Palmer, who is also the singer in the Dresden Dolls, hit the headlines earlier this year when she managed to raise over $1.2 million to release her new album via online fundraiser site Kickstarter.
She is now touring in support of the album, which is titled ‘Theatre Is Evil’, and has asked for “professional-ish horns and strings” musicians to join her onstage in each stop of the tour.
By way of payment, the singer said that she would offer: “We will feed you beer, hug/high-five you up and down (pick your poison), give you merch, and thank you mightily for adding to the big noise we are planning to make.”
This clearly rankled Albini, who posted a lengthy rant on forum Electrical Audio, saying that he believed that if “you are forced by your ignorance into pleading for donations and charity work, you are then publicly admitting you are an idiot.”
He wrote of Palmer’s request for unpaid help: “I have no fundamental problem with either asking your fans to pay you to make your record or go on tour or play for free in your band or gather at a mud pit downstate and sell meth and blowjobs to each other, but I wouldn’t stoop to doing any of them myself. The reason I don’t appeal to other people in this manner is that all those things can easily pay for themselves, and I value self-sufficiency and independence, even from an audience.”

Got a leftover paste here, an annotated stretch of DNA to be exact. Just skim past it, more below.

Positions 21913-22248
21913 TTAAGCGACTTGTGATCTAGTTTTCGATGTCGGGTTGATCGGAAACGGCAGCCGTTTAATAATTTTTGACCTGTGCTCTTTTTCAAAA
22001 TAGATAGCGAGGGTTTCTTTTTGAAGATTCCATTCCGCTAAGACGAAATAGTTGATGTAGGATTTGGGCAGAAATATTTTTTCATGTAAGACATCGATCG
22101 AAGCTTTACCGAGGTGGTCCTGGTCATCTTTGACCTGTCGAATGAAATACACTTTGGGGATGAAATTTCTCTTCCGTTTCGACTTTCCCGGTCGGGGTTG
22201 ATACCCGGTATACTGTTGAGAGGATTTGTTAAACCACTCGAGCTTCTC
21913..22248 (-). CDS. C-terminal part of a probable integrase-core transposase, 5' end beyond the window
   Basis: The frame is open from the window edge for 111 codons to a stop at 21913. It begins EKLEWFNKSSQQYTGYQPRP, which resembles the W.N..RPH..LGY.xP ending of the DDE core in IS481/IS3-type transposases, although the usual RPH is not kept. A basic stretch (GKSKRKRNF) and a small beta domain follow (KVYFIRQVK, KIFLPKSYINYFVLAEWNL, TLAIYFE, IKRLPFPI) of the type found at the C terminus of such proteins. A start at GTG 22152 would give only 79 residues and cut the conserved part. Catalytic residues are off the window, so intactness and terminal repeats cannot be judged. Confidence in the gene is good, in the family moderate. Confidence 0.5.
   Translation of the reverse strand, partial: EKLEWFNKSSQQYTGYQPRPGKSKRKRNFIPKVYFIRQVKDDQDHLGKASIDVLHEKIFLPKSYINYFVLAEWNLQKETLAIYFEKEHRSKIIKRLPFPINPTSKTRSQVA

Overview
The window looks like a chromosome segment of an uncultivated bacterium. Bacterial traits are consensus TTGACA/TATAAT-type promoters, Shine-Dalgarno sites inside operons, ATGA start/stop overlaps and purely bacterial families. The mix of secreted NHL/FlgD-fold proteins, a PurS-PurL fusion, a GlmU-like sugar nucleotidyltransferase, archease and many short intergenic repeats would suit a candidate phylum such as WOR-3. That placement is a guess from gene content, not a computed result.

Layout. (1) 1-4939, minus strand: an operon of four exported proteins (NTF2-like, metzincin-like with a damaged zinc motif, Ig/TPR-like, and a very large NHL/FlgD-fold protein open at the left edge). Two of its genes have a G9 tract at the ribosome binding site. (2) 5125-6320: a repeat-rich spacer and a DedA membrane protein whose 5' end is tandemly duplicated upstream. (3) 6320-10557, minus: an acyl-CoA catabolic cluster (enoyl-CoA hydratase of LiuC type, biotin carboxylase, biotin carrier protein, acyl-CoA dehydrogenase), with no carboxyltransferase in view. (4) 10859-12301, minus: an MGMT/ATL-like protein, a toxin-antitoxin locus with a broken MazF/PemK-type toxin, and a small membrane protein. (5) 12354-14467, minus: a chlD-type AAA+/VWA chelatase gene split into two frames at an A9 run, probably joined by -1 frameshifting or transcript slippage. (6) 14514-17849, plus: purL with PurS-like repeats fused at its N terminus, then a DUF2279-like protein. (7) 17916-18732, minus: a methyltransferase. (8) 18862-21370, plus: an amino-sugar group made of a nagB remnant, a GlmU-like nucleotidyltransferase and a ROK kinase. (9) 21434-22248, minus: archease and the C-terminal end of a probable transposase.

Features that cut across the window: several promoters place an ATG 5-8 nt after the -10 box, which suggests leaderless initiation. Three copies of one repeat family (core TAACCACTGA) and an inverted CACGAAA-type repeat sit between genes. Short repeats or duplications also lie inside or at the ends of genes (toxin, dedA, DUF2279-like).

He continued: “If your position is that you aren’t able to figure out how to do that, that you are forced by your ignorance into pleading for donations and charity work, you are then publicly admitting you are an idiot. Pretty much everybody on earth has a threshold for how much to indulge an idiot who doesn’t know how to conduct herself, and I think Ms Palmer has found her audience’s threshold.”
Palmer herself has since responded to the criticism, telling the New York Times that she believed the backlash was “absurd”.
She said: “If you could see the enthusiasm of these people, the argument would become invalid. They’re all incredibly happy to be here. They fundamentally believe it’s worth their time and energy to show up at this gig. To me it seems absurd, If my fans are happy and my audience is happy and the musicians on stage are happy, where’s the problem?”
Amanda Palmer will undertake a UK tour later this year, playing three UK shows on the trek as part of a full European tour.
The run of shows kicks off at London’s Koko on October 23 before the singer travels to Manchester to play the city’s Cathedral on October 24. She ends her short UK run with a gig at Glasgow’s Oran Mor on October 25.